"Stand by Me" is a movie I remember watching as a kid. It was odd seeing Patrick Swayze also as a child. He was already dead. A couple of other actors in the movie had also passed away. At least Kiefer Sutherland was still here. I have enjoyed watching his acting career. The movie is somewhat eerie, due to all the people in it who have come and gone, and also because of the plot. In the film, a person was hit by a train and a group of kids went out looking for the dead body. Originally, there was also speculation that Fawcett was also hit by a train. His body was found not far from railway tracks in Barrington, Illinois, by a woman and her daughter. It was not until my co-defendant and his wife spoke to a mafia informant that police were certain the cause of death was definitely not an accident. Apparently, Faraci chose the spot because it was familiar to him. He formerly lived in Barrington and attended Barrington High School, both within a mile of the crime scene.

The movie ended at 9 p.m. and I prepared myself to go to sleep. My hyper cellmate said, "No, no, no, you cannot go to sleep on your birthday so early." Ely does not like when I go to bed because then he must be quiet. I told him the sooner this day is over, the better, and I meant it. Lying in my bunk, I thought about how my life was a meaningless existence, and I wished I had a Michael Jackson dose of propofol where I would never see another day in prison. Recently in the news, were reports how arsenic is in apple juice and Dr. Oz, who was originally ridiculed for stating such months ago, was vindicated. I always knew Dr. Oz was correct. However, I also knew the amount was minuscule. In the County Jail after I was convicted, I made a concentrate of the poison from hundreds of apples. The suicide attempt was unsuccessful. I probably needed a few thousand apples to make a lethal dose.

Today, I watched another movie. This film was on the prison's DVD system and my cellmate, as well as others, complained that it was a romance. Prisoners at Stateville typically want to see fast paced action flicks or slapstick comedy. They also like nudity and sex, regardless if the film is terrible. Unlike my cellmate, I was interested in seeing "Water for Elephants." I enjoy good romance films and I also liked the actress Reese Witherspoon, although she has starred in some very shallow and stupid comedies. Before I was arrested, I recall watching one of Witherspoon's first movies called "Man in the Moon."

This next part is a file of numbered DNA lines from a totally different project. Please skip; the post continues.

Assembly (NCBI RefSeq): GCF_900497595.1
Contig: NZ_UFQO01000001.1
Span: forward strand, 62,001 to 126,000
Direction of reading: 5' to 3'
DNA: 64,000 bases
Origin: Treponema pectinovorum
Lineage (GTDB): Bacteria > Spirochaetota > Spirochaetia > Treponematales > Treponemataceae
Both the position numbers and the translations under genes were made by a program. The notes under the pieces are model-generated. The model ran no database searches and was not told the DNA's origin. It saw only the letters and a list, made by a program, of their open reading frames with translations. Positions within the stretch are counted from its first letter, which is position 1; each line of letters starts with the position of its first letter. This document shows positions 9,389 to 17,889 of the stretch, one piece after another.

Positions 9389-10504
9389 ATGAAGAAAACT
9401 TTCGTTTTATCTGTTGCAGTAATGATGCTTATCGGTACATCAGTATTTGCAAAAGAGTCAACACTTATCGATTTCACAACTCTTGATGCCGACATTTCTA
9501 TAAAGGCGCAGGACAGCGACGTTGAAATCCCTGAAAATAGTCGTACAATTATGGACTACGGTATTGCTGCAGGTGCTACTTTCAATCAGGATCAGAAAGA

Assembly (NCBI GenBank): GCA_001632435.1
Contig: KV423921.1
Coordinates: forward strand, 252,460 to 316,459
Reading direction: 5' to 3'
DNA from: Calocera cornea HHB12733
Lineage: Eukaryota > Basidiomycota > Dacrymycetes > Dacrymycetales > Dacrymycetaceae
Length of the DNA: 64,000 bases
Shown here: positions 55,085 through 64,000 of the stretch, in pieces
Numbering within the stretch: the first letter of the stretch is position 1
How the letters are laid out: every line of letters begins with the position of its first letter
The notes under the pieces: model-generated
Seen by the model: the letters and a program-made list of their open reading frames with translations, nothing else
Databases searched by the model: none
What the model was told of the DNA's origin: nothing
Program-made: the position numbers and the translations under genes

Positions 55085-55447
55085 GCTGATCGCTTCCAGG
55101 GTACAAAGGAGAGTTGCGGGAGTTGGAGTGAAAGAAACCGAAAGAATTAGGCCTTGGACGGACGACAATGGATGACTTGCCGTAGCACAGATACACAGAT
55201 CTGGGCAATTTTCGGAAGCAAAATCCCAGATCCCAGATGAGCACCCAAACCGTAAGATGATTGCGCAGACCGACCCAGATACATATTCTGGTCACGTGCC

"Water for Elephants" was about an educated Polish-American man who joins the circus during the Great Depression. He is unique among the clowns, freaks, lowlifes, and various hired hands and thugs employed there. The owner of the circus quickly takes notice of him and has the veterinarian care for and train an elephant which would become the show's main attraction. The owner's wife is played by Reese Witherspoon, and she and the man fall in love. However, she is hesitant to leave the circus with him. She tells him at one point, "If I only had met you when I was 16." This made me think about how my opportunity to meet my dream girl has long since passed. "Water for Elephants" has a happy ending, but at the Stateville Circus, there will never be one.

At about 2:30 today, the prison was mysteriously put on lockdown. On the guards' radios was a message to secure all inmates, but no reason was given. It was not until the 4:00 news came on that prisoners found out why. A Stateville inmate, Cesar Sanchez, escaped from a moving van while in route back to the penitentiary after attending a court hearing at Bridgeport. Chuck Goudie of ABC News was on TV reporting live. Orange Crush guards with fully automatic rifles were shown outside of a Walmart in Lockport. Later the news reported that state police and other agencies were involved in the manhunt which had now moved to Rockdale.

The news of the escape had many prisoners in my cell house excited. I could hear a number of televisions tuned in to the continuing updates. On occasion, I would hear a man shout, "Run Forest, Run!" No one knew who Cesar Sanchez was, and because of his criminal history of burglary, retail theft, battery, misuse of credit cards, and other minor offenses, people assumed he was in the Roundhouse as either a court writ or segregation inmate. My cellmate stated it was stupid that he would run when he only had a sentence of 7 years, the same amount of time he had left.

The escaped 39-year-old convict was apprehended only hours after he kicked open the van doors. He was found hiding in a porti-pod at a waste management facility. A helicopter camera showed him on the ground surrounded by police. I knew he was to be quickly captured. There was no getting away from Stateville. I recently had my 19th birthday in prison this week, and there will probably be no escape from many more.

2/25/12 Update:

Cesar Sanchez (legal name Juan Sanchez) died on the way to a federal detention facility in Chicago on January 11th. About 100 police hunted him down, and found him hiding in a porti-pod, but he died while in federal custody. The cause of death has been reported to be from inhaling the chemical fumes in the porti-pod he hid in, however, rumors suggest his death was complicated by injuries sustained during his flight or after his apprehension.

5 comments:

  1. This one is a gem, Paul In itself, it is an excellent short story. And darkly funny, too, at times. Most excellent writing.

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  2. A very good read. Paul you are interesting and witty, despite your circumstances. I so hope that you will be pardoned soon, ironic though it will be, for a crime you didn't do. Hang in there.

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  3. I sometimes shop at that WalMart in Lockport--so glad I wasn't there that day! Uniformed men with guns scare me and can't be trusted.

    Great post, Paul. So many interesting stories covered.

    I want to also attempt to give you hope--I believe you will be free some day. I also hope it is soon.

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  4. Grateful for you Paul!!!

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  5. PAUL U FUNNY GUY